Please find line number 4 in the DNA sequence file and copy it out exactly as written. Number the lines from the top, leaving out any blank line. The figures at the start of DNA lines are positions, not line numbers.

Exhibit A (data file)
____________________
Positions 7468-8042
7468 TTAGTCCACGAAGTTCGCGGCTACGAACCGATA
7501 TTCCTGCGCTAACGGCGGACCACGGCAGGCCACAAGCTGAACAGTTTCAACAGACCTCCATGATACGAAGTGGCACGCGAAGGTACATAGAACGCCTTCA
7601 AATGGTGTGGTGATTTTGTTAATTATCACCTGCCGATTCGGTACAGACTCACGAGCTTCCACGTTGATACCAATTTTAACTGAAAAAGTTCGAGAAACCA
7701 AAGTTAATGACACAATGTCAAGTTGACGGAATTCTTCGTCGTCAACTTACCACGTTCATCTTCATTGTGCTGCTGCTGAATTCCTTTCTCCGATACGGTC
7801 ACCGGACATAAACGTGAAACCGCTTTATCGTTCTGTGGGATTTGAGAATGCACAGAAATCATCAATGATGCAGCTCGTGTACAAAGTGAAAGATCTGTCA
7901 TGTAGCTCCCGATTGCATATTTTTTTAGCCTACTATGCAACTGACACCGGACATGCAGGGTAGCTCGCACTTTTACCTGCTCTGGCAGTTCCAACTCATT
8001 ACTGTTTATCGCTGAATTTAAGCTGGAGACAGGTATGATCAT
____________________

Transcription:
7601 AATGGTGTGGTGATTTTGTTAATTATCACCTGCCGATTCGGTACAGACTCACGAGCTTCCACGTTGATACCAATTTTAACTGAAAAAGTTCGAGAAACCA